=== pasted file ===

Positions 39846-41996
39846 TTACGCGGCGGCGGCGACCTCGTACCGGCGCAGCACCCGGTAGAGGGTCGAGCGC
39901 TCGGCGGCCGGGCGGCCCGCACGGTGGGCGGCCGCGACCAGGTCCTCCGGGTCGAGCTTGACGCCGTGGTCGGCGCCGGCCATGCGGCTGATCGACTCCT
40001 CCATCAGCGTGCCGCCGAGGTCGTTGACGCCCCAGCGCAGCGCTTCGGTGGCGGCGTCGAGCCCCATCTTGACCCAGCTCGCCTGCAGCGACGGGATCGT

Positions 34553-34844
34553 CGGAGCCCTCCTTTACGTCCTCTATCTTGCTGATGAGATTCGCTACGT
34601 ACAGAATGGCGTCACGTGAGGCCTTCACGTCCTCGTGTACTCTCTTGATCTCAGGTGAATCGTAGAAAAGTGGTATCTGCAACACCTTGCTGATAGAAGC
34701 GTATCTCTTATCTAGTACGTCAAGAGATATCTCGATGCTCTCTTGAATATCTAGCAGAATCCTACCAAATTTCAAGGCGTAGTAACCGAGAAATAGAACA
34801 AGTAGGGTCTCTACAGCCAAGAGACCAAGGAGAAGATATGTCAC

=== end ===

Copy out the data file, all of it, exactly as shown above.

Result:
Positions 39846-41996
39846 TTACGCGGCGGCGGCGACCTCGTACCGGCGCAGCACCCGGTAGAGGGTCGAGCGC
39901 TCGGCGGCCGGGCGGCCCGCACGGTGGGCGGCCGCGACCAGGTCCTCCGGGTCGAGCTTGACGCCGTGGTCGGCGCCGGCCATGCGGCTGATCGACTCCT
40001 CCATCAGCGTGCCGCCGAGGTCGTTGACGCCCCAGCGCAGCGCTTCGGTGGCGGCGTCGAGCCCCATCTTGACCCAGCTCGCCTGCAGCGACGGGATCGT

Positions 34553-34844
34553 CGGAGCCCTCCTTTACGTCCTCTATCTTGCTGATGAGATTCGCTACGT
34601 ACAGAATGGCGTCACGTGAGGCCTTCACGTCCTCGTGTACTCTCTTGATCTCAGGTGAATCGTAGAAAAGTGGTATCTGCAACACCTTGCTGATAGAAGC
34701 GTATCTCTTATCTAGTACGTCAAGAGATATCTCGATGCTCTCTTGAATATCTAGCAGAATCCTACCAAATTTCAAGGCGTAGTAACCGAGAAATAGAACA
34801 AGTAGGGTCTCTACAGCCAAGAGACCAAGGAGAAGATATGTCAC